Acoustic borehole imaging

A class of borehole imaging devices that work on the principal of acoustic signal return sourced from a rotating sonde; in effect, a down hole and spinning mechanical bat.  A rotating transducer, within a centralised assembly, emits and records a chirped high frequency acoustic signal, and as the tool is drawn up the borehole collects a spiral of data from around the entire borehole wall.  The tool gathers measurements of travel time and return signal amplitude.  Travel time is the period from the emission to collection at the sonde of the signal and is a function of drilling mud properties and hole size.  Amplitude is the reflected signal amplitude and is a function of drilling mud, hole size, wall microrugosity and wellbore acoustic impedance contrasts.  These data can be converted to images and oriented, allowing interpretation.  Amplitude data usually provides better quality images over the travel time data.  The major advantage of televiewers is that they function in resistive (oil-based) drilling muds, unlike many dipmeters and resistivity imaging tools, and through sections that would often be resistivity saturated e.g. evaporites.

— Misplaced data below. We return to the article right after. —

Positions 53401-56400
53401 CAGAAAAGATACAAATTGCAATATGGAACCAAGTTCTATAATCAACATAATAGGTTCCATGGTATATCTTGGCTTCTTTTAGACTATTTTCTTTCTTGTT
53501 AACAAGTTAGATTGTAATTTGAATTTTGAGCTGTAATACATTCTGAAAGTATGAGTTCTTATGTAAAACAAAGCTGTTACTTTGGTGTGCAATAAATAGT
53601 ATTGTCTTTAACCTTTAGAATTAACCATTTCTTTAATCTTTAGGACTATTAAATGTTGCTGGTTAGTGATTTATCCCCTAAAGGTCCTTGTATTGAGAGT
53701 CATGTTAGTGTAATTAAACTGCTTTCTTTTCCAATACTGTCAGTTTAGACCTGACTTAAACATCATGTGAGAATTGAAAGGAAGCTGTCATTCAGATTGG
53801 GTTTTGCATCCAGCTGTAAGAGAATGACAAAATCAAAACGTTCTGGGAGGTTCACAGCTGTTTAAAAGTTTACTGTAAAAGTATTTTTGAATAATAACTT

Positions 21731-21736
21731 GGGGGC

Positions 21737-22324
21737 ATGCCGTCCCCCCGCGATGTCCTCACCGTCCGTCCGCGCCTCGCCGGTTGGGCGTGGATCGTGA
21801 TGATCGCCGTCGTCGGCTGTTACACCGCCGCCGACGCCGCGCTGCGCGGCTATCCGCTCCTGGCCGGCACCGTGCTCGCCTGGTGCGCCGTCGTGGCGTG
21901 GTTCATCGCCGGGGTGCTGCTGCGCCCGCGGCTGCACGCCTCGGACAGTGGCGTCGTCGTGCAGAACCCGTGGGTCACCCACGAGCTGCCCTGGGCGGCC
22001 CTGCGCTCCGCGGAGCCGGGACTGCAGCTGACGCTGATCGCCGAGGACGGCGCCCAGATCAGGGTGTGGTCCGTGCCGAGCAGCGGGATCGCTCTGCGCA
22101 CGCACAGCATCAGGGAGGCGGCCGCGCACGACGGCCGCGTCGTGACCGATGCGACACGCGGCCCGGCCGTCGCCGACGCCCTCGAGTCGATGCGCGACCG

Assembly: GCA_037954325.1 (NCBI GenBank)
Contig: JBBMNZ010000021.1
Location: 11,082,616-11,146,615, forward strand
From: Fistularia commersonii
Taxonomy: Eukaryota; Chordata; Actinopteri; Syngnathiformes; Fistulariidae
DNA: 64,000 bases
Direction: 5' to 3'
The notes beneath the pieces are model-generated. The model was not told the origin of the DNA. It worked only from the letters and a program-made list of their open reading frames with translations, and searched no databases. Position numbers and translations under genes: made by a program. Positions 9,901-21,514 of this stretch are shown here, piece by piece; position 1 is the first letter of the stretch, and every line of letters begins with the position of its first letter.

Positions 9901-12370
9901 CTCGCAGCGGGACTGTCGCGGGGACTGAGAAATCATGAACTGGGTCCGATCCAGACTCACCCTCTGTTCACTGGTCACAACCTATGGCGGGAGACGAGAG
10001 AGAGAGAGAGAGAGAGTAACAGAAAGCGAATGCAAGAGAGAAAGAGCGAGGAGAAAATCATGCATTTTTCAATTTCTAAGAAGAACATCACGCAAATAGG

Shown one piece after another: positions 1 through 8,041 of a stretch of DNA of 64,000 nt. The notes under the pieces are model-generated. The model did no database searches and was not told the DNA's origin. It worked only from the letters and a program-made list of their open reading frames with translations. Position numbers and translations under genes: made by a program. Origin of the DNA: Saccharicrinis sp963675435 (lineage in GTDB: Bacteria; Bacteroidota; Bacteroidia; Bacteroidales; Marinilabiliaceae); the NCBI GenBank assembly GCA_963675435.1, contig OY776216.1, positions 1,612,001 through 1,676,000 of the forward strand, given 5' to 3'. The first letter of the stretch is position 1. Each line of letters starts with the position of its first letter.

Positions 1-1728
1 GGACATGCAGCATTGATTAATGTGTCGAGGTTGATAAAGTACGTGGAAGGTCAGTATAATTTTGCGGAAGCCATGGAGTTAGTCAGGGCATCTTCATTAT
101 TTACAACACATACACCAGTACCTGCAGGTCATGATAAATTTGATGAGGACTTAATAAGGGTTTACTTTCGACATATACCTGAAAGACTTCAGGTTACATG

See also density and photoelectric effect imaging devices, resistivity imaging devices, curve saturation.


PRENSKY, S. E. 1999.  Advances in borehole imaging technology and applications.  In: LOVELL, M. A., WILLIAMSON, G and HARVEY, P. K. (eds.).  Borehole Imaging: Applications and Case Histories.  Geological Society Special Publication No. 159, 1-43.

LUTHI, S. M.  2000.  Geological Well Logs.  Springer, Berlin, p373.

RIDER, M., 1996.  The Geological Interpretation of Well Logs, Whittles Publishing, Caithness, p280.

PAILLET, F., BARTON, C., LUTHI, S., RANBOW, F. and ZEMANEWK, J. 1990 (eds.).  Borehole Imaging,  SPWLA Reprint Volume, Houston Texas, p472.



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